What are the joys of being an author? What do you derive your greatest pleasure from?

I genuinely get a rush when I hear from a reader that they enjoyed the book. I love hearing that they couldn’t put it down at a specific part, or when they tell me a small detail they enjoyed, which often happens to be one of my own favourite parts. When I hear from someone in my target audience I try to connect with them when appropriate. I was reviewed by a 10-year-old reader who liked the book and I sent her a signed bookmark and some stickers and a personal message through the magazine where the review was published. It was my first review from a reader in my target audience who didn’t know me personally. I would have to say my greatest pleasure as an author is simply hearing that kids are reading and enjoying my book.

What are the biggest challenges you have faced as an author?

TIME!! And distraction. Because I have a career other than writing which is both challenging and fulfilling, I often will choose downtime at the end of the day or on days off. But I’ve been more energized lately and am working to carve out time to write more.

If you weren’t an author, what sort of work do you envision yourself doing? Have you had other careers or do you have another career now?

I work as a Family Physician in Victoria, British Columbia. It’s busy and challenging work. It allows me to connect with people and it has taught me a lot about character and compassion. I suppose it informs my writing quite a bit.

Saluting a Canadian Picture Book Favourite: Under a Prairie Sky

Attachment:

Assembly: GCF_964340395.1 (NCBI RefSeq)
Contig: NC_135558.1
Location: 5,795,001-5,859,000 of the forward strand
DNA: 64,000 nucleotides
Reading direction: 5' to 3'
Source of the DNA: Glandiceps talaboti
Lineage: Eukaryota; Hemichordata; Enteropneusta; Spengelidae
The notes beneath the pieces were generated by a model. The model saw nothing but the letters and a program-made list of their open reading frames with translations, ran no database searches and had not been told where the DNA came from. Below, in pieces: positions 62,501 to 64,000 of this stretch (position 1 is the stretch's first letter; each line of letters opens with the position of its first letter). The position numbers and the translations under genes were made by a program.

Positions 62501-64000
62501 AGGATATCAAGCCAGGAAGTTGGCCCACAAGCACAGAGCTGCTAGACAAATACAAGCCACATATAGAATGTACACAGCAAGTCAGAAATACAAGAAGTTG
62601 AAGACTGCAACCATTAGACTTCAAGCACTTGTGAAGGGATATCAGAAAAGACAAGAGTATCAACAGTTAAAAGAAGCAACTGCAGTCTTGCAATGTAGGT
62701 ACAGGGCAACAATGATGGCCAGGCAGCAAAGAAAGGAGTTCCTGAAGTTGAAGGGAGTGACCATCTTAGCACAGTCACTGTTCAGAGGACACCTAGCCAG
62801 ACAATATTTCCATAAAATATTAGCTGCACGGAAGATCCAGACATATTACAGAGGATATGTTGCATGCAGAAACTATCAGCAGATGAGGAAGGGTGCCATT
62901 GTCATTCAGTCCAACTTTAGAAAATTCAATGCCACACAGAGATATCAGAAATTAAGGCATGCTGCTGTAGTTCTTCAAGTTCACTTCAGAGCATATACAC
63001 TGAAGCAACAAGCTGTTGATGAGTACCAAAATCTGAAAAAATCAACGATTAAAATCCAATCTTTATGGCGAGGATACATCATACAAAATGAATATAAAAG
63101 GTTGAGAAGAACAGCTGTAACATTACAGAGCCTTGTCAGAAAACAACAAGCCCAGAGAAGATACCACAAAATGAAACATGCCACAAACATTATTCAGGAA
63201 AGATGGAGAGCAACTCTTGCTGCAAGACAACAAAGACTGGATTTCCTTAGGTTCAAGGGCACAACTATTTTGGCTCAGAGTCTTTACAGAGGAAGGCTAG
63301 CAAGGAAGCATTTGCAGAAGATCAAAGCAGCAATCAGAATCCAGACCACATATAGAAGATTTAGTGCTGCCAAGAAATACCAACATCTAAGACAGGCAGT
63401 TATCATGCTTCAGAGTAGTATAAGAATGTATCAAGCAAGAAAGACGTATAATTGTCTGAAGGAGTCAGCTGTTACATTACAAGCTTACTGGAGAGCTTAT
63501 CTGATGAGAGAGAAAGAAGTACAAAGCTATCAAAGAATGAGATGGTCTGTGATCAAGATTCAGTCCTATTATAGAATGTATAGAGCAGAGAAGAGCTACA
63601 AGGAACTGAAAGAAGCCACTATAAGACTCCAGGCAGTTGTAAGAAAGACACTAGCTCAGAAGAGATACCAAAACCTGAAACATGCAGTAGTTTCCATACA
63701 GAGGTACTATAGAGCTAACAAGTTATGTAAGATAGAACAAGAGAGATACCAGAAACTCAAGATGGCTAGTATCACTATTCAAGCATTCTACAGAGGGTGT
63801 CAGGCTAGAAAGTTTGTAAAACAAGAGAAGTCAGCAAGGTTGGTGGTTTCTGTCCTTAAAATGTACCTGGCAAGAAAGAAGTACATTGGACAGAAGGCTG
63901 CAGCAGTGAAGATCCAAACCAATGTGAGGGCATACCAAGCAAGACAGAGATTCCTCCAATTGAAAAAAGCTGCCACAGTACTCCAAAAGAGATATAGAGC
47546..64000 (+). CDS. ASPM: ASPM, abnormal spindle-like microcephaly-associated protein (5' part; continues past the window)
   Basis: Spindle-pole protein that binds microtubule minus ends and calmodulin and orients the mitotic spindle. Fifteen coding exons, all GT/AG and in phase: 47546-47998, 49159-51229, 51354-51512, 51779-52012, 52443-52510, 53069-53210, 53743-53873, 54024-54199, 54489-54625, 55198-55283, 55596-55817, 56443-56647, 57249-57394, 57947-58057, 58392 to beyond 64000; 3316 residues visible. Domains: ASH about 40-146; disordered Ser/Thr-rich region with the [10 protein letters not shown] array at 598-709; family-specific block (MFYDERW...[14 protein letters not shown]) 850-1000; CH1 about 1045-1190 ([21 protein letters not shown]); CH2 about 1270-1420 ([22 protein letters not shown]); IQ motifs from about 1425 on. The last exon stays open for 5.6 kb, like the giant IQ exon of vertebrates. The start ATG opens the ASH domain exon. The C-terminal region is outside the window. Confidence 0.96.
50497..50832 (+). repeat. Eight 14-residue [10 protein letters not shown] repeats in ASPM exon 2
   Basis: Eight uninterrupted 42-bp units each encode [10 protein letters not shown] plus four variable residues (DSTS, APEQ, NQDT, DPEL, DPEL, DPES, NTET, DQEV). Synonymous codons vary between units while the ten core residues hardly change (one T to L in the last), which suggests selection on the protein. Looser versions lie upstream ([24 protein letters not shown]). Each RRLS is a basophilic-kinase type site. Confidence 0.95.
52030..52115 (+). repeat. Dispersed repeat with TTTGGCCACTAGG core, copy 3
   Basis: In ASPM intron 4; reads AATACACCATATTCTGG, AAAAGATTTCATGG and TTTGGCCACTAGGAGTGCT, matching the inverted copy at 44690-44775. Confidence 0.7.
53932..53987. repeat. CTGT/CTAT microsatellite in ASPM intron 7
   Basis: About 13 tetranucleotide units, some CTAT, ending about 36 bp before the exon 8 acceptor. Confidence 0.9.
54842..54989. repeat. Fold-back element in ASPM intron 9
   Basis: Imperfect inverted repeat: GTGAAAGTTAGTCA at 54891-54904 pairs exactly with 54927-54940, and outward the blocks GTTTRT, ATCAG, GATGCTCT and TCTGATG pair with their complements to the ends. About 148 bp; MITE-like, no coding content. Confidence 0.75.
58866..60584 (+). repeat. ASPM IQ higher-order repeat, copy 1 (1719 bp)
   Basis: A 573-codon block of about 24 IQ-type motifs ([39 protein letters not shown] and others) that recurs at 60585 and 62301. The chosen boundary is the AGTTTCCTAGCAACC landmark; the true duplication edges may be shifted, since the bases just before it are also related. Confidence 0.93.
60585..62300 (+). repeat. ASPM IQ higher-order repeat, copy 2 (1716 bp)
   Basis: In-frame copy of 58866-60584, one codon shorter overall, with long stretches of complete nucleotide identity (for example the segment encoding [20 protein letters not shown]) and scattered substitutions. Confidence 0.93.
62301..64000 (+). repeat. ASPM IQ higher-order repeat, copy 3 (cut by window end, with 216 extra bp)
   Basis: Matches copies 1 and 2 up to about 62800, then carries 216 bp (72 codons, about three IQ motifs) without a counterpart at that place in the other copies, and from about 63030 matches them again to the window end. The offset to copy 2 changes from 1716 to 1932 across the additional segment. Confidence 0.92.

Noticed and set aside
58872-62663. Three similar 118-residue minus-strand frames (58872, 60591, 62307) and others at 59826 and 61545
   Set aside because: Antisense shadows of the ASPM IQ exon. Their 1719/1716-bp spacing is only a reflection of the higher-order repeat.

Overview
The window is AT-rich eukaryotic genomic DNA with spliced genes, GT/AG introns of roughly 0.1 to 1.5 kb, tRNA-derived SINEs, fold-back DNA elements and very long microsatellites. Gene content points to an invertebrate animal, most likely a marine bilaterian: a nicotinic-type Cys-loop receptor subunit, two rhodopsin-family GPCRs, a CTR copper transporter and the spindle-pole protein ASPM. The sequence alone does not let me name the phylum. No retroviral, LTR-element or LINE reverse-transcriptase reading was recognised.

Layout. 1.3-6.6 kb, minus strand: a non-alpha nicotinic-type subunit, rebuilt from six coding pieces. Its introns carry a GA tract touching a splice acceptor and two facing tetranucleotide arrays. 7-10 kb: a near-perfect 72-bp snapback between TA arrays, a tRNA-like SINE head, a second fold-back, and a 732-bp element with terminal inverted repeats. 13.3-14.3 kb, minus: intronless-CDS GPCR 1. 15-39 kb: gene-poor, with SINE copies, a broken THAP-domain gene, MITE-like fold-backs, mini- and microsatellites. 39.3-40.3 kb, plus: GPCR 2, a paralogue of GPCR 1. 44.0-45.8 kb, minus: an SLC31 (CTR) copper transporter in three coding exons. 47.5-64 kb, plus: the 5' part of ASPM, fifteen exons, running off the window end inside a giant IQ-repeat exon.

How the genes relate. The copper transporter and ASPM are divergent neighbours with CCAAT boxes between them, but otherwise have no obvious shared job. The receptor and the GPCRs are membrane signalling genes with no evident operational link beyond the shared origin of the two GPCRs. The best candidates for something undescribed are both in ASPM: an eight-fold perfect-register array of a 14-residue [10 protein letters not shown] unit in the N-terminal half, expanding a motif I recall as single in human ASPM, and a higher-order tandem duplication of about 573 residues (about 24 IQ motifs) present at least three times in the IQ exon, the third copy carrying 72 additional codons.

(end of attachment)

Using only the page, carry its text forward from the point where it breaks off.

Posted on June 30th, 2011 by Carolyn Hart

Storytime Standouts looks at Canadian picture book Under a Prairie SkyUnder a Prairie Sky written by Anne Laurel Carter and illustrated by Alan and Lea Daniel
Canadian Picture Book published by Orca Book Publishers

It is nearly Canada Day (July 1) and my thoughts have turned to picture books with a decidedly “Canadian look.” This afternoon, I pulled Under a Prairie Sky off my bookshelf and spent some time enjoying the detailed, striking watercolour illustrations and the equally dramatic text. A terrific Canadian picture book read aloud for four and five year olds, Under a Prairie Sky is the story of a farm boy who aspires to be a RCMP Officer when he grows up. While harvesting wheat with his father, he is sent to find his younger brother before a storm arrives at the farm. Knowing that this is a job that will demand the detective skills of a Mounted Police Officer, he quickly changes his clothes, dons a Stetson and mounts his trusty black horse. He follows young Will’s trail through the fields and into the wild, taking in flora and fauna native to the Canadian prairies.